Antigliadin antibodies (AGAs) are antibodies of the IgA and IgG classes found in the serum of celiac disease patients. These antibodies mainly target gliadin-derived peptides, which are the main proteins of gluten. AGAs are not specific for celiac disease as they are also found in patients with other gastrointestinal diseases such as gastritis, gastroenteritis, and IBD.
Their measurement has been used particularly as a screening test. The sensitivity and specificity of these tests approach 90%. False positive results limit their use as a definitive diagnostic test.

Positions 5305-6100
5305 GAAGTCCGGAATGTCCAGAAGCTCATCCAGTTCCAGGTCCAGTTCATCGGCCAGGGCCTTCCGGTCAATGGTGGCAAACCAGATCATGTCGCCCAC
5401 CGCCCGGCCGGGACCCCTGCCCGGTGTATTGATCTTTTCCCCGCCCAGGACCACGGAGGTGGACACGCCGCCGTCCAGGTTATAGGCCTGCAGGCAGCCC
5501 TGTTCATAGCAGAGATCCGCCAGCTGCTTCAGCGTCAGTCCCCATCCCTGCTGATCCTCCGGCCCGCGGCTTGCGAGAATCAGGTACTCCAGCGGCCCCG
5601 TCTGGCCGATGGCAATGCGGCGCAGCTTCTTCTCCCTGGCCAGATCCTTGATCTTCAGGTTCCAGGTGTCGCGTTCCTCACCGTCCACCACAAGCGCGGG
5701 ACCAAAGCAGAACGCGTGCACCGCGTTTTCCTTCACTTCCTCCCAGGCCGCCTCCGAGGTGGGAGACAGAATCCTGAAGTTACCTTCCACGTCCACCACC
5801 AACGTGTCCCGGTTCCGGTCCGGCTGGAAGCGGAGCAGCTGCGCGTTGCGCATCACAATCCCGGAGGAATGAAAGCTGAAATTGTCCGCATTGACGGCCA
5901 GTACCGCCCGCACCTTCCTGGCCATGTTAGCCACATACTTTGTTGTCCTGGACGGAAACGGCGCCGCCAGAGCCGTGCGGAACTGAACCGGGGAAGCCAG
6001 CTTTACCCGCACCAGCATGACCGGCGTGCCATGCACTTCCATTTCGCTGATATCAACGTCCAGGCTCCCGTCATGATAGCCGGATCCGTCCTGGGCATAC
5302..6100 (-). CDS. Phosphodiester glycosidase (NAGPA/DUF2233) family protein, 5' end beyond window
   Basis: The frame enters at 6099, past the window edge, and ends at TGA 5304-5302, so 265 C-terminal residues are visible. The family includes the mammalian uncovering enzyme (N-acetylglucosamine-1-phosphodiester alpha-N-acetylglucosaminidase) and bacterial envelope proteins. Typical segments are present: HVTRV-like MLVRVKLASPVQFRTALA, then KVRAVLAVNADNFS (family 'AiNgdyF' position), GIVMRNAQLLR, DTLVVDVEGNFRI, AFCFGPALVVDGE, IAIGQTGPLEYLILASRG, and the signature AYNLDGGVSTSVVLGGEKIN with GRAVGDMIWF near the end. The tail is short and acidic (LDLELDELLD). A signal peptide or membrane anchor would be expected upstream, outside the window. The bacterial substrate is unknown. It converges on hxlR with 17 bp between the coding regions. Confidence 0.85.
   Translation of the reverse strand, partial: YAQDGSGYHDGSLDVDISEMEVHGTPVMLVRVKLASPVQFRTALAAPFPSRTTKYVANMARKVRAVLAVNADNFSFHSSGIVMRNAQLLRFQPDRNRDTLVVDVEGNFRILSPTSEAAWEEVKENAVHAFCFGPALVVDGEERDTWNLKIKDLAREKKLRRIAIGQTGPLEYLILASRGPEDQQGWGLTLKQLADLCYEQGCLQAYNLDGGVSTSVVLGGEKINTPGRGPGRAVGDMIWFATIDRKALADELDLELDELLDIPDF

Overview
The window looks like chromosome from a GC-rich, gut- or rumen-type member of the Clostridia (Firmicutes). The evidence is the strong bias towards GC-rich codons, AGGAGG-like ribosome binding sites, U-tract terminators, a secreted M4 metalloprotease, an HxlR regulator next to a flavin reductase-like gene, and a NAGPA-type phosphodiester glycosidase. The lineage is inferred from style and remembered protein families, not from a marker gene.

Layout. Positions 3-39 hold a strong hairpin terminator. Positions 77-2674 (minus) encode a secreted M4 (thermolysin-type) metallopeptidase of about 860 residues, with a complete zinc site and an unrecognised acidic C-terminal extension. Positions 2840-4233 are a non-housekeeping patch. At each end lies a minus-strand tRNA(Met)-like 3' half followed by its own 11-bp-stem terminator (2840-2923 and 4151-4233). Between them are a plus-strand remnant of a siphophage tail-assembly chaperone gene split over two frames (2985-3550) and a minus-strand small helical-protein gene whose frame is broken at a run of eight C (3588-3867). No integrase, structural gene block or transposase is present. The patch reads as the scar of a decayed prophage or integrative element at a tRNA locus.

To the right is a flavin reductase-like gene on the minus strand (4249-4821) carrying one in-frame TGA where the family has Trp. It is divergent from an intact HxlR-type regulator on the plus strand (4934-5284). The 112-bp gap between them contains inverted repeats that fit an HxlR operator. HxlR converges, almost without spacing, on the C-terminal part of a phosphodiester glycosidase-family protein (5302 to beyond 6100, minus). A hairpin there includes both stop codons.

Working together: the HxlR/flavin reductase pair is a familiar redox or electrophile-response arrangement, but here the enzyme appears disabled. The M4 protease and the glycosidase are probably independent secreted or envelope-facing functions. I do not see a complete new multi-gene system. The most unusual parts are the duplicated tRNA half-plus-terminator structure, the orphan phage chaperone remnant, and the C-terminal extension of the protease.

The presence of fecal antigliadin antibodies can indicate an immune response (in the gut) to gluten in the diet.
Gliadin is a component of gluten, the protein found in wheat and other field grass grains such as barley, malt, and rye. Fecal anti-gliadin antibodies do not necessarily correlate with blood levels.
High Anti-gliadin SIgA – Elevated immune response to gliadin in the lumen of the gut.
Possible treatment options:
- Consider gluten elimination for a trial period
- If you have been gluten-free, consider hidden sources of gluten and gliadin cross-reactive food such as dairy, corn, oats, millet, rice and yeast.
- Consider intestinal barrier support, including supplements such as L-glutamine, zinc carnosine, and colostrum.
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